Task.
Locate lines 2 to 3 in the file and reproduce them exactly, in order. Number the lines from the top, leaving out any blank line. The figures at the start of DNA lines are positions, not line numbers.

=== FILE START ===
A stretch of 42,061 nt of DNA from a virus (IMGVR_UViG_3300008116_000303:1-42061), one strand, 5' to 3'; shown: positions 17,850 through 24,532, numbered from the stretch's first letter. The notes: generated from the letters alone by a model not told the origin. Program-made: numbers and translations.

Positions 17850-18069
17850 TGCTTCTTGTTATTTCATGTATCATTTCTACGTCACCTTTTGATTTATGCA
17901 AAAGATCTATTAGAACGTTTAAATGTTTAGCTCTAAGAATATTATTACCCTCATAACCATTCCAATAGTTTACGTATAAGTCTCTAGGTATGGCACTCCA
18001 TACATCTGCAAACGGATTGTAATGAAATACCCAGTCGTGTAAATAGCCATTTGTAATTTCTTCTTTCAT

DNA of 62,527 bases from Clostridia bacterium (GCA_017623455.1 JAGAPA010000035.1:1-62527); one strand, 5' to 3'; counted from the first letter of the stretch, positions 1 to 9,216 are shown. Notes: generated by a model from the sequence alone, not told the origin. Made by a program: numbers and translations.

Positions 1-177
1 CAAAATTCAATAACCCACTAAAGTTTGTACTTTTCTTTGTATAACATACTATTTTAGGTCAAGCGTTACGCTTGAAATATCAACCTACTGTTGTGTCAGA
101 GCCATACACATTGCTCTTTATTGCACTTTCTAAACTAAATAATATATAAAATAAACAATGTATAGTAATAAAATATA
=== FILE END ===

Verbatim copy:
Positions 17850-18069
17850 TGCTTCTTGTTATTTCATGTATCATTTCTACGTCACCTTTTGATTTATGCA